LONDON – Qantas is considering placing an order for the ultra-long-range version of the Airbus A350, which could enable the airline to connect Sydney with London, nonstop, by 2022.
According to Reuters, the airline is also looking at Boeing’s 777-8X
The airline’s primary goal appears to connect Australia and the UK with a nonstop flight. Even though it already runs the world’s longest flight—from Perth to London on a Boeing 787-9—the ultimate ambition would be to fly straight from Sydney.
Qantas reported a strong profit of $980 million in 2017, up from $852 million the previous year.
The Airbus A350-900ULR
Qantas has been looking at the Airbus A350-900ULR variant that Singapore Airlines are to launch this year on flights from Singapore to New York.
Qantas has also expressed some interest in a ULR version of the A350-1000. The European planemaker said that this variant is a possibility.
The added perk of operating an A350-1000ULR is a much larger amount of available seats (around 300 passengers), which would include an economy class section. The A350-900ULR operated by Singapore Airlines is equipped with a Business and Premium Economy section only.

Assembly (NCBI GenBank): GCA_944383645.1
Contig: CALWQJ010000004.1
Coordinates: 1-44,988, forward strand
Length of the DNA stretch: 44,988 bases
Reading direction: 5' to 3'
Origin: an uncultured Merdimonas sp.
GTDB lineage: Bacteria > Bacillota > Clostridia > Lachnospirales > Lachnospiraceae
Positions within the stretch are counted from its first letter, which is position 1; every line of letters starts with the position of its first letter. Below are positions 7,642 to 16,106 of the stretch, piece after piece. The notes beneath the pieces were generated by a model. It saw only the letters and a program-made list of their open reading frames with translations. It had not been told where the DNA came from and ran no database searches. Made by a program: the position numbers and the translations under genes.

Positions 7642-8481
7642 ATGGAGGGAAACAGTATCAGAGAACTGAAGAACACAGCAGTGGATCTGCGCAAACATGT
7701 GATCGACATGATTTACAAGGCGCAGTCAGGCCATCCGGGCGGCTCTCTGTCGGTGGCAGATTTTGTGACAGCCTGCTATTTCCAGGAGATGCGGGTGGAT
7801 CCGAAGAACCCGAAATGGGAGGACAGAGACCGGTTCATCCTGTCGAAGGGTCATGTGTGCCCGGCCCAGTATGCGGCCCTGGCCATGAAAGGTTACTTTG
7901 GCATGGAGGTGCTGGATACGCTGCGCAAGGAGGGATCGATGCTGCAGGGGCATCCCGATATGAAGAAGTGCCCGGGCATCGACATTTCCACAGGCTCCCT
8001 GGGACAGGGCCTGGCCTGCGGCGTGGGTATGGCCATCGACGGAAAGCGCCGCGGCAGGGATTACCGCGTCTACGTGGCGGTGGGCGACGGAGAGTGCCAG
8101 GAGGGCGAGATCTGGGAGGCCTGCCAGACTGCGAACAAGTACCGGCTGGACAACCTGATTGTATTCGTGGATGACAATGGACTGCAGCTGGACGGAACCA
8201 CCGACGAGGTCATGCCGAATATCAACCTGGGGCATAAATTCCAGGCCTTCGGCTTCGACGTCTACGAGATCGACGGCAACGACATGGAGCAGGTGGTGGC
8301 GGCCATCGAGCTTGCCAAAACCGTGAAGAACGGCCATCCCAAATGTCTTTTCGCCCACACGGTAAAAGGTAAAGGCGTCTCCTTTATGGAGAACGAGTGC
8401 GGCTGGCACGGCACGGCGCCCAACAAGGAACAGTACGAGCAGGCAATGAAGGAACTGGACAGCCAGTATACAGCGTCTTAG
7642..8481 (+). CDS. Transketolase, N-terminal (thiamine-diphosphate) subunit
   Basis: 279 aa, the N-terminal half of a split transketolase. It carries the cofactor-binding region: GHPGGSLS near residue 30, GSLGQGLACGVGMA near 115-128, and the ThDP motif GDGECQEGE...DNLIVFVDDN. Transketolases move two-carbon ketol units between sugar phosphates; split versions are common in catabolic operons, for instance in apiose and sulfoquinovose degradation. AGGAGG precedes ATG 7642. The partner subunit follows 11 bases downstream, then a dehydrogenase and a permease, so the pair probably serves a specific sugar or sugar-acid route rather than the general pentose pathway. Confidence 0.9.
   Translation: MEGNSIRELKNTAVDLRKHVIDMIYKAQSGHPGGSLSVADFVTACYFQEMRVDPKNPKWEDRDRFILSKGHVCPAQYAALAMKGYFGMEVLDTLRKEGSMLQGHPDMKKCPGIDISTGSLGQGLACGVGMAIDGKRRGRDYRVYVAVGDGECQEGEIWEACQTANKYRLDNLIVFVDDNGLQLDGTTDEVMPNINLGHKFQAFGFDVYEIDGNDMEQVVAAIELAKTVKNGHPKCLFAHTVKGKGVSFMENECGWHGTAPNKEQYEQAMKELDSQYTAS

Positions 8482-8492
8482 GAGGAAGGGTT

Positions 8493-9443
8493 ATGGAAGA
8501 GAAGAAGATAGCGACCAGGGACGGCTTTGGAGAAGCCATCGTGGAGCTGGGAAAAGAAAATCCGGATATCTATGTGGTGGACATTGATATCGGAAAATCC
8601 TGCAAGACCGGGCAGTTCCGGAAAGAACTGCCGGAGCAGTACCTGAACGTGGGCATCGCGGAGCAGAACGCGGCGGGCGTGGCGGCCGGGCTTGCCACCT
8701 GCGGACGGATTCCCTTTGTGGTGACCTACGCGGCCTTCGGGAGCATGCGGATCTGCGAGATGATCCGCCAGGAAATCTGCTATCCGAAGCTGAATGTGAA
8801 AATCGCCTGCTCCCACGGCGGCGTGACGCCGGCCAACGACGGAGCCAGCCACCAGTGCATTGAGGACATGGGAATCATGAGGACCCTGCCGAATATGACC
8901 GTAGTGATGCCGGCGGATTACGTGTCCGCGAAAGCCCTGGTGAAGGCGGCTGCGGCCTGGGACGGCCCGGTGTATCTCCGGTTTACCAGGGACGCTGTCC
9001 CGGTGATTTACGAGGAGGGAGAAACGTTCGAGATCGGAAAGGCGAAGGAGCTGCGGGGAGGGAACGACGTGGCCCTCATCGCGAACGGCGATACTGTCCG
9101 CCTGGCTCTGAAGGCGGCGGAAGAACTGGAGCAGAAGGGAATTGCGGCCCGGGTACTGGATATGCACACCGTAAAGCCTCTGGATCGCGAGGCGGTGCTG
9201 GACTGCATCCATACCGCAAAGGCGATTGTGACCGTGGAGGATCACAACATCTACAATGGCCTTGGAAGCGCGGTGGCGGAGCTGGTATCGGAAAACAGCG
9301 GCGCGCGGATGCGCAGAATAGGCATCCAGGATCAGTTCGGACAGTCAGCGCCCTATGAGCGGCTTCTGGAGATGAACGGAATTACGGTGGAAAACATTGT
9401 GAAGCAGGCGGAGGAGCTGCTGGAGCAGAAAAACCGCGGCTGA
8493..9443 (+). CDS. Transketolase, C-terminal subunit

How about the Boeing 777-8X?
The 777-8X is also a likely candidate for Qantas. The plane comes with a higher capacity than that of the A350-900ULR.
Alan Joyce confirmed that the carrier was in talks with Boeing but was only seeking details about the weight of the aircraft, which is still months away from entering into production.
Joyce said that he was confident that Boeing could meet challenges within the specific weight recommendations.
“We do believe we are at a stage where the capability for both vehicles is there and is a matter of the financials and working through how the business case works,” he said.
Joyce did also accept that discussions with regulators and pilot unions would be needed to make sure everyone is happy with a London-Sydney flight, due to it being at around 22 hours of flying time.
The initial aim around these direct flights was to suspend the stopovers to Singapore, which they recently changed from Dubai on a basis of convenience.
Overall, it will be interesting to see who Qantas go for. With a fleet of Boeing and Airbus aircraft, it is unclear about favourability in Joyce’s case.
However, the fact that Qantas already operates ultra-long-range flights on a Boeing 787, would suggest that training and type rating commonality with the 777X could tilt the balance in Boeing’s favor.